More and more people, than ever, since the beginning of History, being motivated either for patriotic, religious, pride or social reasons,
are discovering the immense joy and satisfaction that accompanies even the smallest success in tracing his or her family roots. Many hours are
subject to be expected with no information being located as well as thousands of miles traveled with but little success and varying degrees
of expense. Most United States family roots have their beginnings on the eastern shores or coast of North America and followed by migrations
into the wilderness accompanied by untold hardships. Many generations are able to
trace their ancestors back to the European Countries of their origin.
The first American Census was in 1790 when only the heads of families were listed. It was not until the 1850 Census that all members of the
family were listed by name, hence tracing onesí ancestors becomes quite arduous unless the researcher has some Christian names as well as
surnames to trace back to their arrival in America. It has been customary, it appears, that succeeding generations have a tendency to
use the same or similar Christian names which might be of some help tracing ancestry.
The purpose of this booklet is merely to put into printed form all of the pertinent information gleaned from available material by this author
and preserve as much information as possible for posterity by including such living conditions, social customs, historic data of the local area
as well as means of recreation along with some idea of lifeís hardships during some periods of time. There are many research guides and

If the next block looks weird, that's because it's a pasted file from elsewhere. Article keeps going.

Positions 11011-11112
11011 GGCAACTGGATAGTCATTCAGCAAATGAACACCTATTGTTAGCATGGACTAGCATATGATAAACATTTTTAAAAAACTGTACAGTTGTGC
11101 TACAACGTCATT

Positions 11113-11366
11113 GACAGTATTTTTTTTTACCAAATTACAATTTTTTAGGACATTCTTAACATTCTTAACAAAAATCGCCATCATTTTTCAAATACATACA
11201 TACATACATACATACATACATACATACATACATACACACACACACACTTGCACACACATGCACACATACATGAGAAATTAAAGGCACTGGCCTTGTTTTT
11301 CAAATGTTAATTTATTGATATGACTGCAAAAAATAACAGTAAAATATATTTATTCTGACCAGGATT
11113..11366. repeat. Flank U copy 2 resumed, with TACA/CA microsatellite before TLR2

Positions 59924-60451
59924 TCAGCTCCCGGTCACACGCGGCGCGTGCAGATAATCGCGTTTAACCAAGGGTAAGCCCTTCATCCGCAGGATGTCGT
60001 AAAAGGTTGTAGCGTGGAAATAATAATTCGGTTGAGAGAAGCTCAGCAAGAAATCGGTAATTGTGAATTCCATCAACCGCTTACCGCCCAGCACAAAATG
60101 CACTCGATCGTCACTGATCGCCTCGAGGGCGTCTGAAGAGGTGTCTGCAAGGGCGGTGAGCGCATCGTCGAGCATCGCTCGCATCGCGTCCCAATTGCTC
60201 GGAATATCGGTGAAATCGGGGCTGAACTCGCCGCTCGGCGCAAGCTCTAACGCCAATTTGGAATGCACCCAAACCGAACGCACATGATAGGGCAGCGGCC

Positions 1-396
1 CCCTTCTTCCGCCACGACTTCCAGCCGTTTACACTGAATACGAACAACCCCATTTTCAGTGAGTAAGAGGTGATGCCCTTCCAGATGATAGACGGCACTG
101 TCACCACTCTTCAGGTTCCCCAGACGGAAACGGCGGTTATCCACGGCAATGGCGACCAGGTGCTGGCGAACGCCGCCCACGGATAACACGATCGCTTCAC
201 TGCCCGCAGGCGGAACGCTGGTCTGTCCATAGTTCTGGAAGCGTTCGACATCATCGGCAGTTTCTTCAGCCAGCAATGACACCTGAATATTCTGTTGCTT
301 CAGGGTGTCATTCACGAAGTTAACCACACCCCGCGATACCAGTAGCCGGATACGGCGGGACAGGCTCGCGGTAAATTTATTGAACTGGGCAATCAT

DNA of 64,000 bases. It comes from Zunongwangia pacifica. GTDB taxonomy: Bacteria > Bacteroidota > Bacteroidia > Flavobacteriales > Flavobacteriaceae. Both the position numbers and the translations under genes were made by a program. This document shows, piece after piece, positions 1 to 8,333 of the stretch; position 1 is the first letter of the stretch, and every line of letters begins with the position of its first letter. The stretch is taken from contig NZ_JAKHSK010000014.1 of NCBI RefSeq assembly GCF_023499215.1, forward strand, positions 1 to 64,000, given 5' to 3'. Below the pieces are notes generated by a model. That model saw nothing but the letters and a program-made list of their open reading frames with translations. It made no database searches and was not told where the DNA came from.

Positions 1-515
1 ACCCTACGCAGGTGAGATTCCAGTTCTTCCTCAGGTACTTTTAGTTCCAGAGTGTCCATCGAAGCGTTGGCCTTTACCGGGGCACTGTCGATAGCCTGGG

references available for research such as the Census records, old church records, cemetery records, old family Bibles and histories, military
records, land grants, county deeds and marriage records, estate records, wills of probate courts as well as numerous other sources.. Many
important records for posterity have been lost or destroyed by fire, wars, family feuds and jealousy. No attempt has been made to make this
report exhaustive. Detailed information is being left to the discretion of anyone who wishes to pursue it.
Many miscellaneous records are being included in this offering that will, hopefully, be of value to someone. In this record of charts, the family
blood line is always listed on the top line in each rectangle of the charts, thereby simplifying the following up of the successive generations.
Most of the people named in this report have lived and died in Walton, Santa Rosa and Okaloosa (formerly a portion of Walton and Santa Rosa)
Counties together with a small portion of South Alabama adjacent to the three counties.